During an election year when voters and candidates from both parties registered outrage at high drug prices, the pharmaceutical industry’s most powerful trade group boosted revenues by nearly 25 percent, paying out millions to lobbyists and politicians, according to an NPR report broadcast this week.
Pharmaceutical Research and Manufacturers of America, known as PhRMA, raised $271 million in 2016, a $50 million increase over 2015, according to IRS filings. The group gave millions to presidential, congressional and state candidates and spent $57 million on lobbying efforts, a two-thirds increase over 2015.
“Does that surprise you?” former PhRMA CEO Billy Tauzin told NPR. When government responds to voters’ cry for lower drug prices, Tauzin stated, “PhRMA has always responded by increasing its resources.”
Lowering drug prices is long overdue, but this report shows what patients are up against. Right now, spending on prescription drugs rises at a rate faster than any other health care cost. Growing numbers of Americans can’t afford their medications, forcing too many to skip them altogether.
Alex Azar, President Donald Trump’s pick for health and human services secretary, told a Senate Committee last month that bringing drug prices down would be his top priority, confirming this is the president’s priority as well. Encouraging words, but choosing Azar as a change agent is ironic.
Consider insulin, critical to more than 6 million Americans with Type 1 diabetes. Between 2002 and 2013, drug makers Sanofi, Novo Nordisk and Eli Lilly (under Azar’s leadership) raised prices in lockstep. Their insulin more than tripled in price to as much as $300 per patient, per month. Closed-door negotiations between drug makers, insurance companies and middlemen pharmacy benefit managers, which came to light earlier this year, contributed to these outsize price increases.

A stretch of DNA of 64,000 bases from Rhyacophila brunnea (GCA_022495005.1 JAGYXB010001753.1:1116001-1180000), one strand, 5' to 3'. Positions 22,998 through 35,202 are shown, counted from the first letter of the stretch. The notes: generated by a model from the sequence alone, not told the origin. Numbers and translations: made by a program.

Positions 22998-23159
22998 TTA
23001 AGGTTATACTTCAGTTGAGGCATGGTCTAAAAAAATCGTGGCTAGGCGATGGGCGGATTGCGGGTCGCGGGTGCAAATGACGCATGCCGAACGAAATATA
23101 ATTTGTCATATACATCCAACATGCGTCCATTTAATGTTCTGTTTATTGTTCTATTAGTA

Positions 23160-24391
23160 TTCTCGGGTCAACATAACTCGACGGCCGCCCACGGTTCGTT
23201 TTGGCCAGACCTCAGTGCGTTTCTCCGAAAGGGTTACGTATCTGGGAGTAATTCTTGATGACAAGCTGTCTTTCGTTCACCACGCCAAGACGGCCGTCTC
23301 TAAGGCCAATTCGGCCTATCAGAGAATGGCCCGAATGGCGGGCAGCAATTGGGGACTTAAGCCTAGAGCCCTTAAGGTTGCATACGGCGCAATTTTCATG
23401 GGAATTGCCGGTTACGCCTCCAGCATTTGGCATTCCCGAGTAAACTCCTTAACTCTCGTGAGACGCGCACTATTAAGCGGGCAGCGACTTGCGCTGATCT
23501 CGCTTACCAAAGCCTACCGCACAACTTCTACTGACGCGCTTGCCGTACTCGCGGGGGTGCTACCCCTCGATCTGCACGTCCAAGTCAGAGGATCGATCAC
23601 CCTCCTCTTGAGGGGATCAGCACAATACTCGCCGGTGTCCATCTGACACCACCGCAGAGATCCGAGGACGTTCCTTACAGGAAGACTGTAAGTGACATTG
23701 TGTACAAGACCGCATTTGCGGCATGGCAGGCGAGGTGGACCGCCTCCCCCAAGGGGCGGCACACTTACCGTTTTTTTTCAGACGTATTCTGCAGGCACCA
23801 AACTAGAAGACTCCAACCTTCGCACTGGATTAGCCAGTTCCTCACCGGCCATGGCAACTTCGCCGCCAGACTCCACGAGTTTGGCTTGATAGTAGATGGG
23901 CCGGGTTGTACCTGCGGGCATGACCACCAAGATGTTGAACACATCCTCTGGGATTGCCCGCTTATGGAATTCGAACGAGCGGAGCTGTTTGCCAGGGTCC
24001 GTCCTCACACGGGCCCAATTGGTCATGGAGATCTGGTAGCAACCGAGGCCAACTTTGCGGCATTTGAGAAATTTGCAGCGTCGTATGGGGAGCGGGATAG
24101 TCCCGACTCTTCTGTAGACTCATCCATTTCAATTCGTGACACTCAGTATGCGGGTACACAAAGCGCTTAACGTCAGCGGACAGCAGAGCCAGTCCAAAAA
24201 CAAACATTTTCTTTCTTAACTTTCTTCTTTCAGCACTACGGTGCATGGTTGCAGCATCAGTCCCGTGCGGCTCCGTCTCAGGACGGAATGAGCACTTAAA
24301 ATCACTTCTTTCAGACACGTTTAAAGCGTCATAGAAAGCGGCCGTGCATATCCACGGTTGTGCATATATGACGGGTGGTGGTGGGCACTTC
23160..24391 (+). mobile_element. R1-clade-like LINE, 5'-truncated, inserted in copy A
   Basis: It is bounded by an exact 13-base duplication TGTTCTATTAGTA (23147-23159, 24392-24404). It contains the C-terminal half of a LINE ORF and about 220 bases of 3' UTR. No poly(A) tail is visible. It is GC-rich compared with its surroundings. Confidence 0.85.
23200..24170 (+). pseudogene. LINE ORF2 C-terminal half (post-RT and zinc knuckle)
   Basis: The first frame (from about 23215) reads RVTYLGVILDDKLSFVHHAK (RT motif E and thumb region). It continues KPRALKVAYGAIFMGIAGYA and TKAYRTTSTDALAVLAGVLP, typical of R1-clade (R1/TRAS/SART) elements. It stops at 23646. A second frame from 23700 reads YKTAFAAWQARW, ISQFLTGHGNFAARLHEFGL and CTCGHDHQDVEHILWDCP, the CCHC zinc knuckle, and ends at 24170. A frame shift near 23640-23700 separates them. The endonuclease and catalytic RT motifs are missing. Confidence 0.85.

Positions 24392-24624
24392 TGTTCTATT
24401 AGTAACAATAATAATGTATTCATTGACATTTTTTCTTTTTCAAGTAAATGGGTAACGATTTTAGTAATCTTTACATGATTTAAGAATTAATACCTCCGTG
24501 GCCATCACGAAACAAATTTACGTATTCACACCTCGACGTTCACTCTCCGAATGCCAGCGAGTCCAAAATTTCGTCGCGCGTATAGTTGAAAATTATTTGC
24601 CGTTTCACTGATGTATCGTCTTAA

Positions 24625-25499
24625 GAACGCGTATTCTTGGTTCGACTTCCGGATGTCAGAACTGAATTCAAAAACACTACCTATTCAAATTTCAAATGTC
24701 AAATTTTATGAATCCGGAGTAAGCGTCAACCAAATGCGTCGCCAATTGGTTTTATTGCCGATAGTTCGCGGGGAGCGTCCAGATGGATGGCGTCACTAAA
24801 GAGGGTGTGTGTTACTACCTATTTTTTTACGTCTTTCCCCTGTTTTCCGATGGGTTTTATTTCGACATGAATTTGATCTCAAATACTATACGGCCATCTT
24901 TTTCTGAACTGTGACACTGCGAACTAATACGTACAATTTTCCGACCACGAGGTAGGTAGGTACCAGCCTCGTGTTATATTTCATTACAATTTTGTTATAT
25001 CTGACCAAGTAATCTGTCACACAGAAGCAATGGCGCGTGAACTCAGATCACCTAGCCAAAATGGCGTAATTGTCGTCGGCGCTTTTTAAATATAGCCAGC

When list prices rise, many with health insurance still see their out-of-pocket costs go up. Increasingly high patient co-payments, which require them to pay a portion of their drug costs, are based on whether the drugs are generic, preferred branded, other branded or specialty. The result: costs of some commonly prescribed drugs have become unaffordable for many patients.
Even prices for unproven medications or those with dubious benefit have skyrocketed. A study conducted before Food and Drug Administration approval recommended that necitumumab, a lung-cancer drug, ought to cost between $500 and $1,300 per treatment. Study authors based cost projection on the drug’s likely benefit: giving patients only a few weeks of quality life. Now approved, necitumumab commands a hefty $11,450 per treatment cycle.
In JAMA’s November editorial, the authors examine how the price to Medicare of Acthar gel – a little-known drug prescribed to treat everything from infantile spasms to the effects of Multiple Sclerosis – increased from $1,650 to more than $24,000 per 5 milliliter vial overnight, once the drug was acquired by Questcor. Now $34,034 for the same amount, Acthar cost a staggering $1.3 billion in Medicare payouts between 2011 and 2015. The authors urge reappraisal of the FDA approval process, as well as Medicare and private insurance standards.
A major problem is that – unlike in most industrialized countries – the U.S. government has no ability to negotiate drug prices with pharmaceutical companies. The FDA is tasked with approving medicines based on safety and efficacy, but cannot consider cost or value in its approval process. Medicare – which insures Americans 65 and older, the group with the most prescription medications per individual – was forbidden to negotiate prices starting in 2003 as part of government’s compromise with the pharmaceutical industry to get the Medicare drug expansion plan passed. That essentially leaves consumers unprotected, giving big pharma patent monopolies on drugs critical to patients’ lives and health, allowing them to charge whatever they want to Medicare.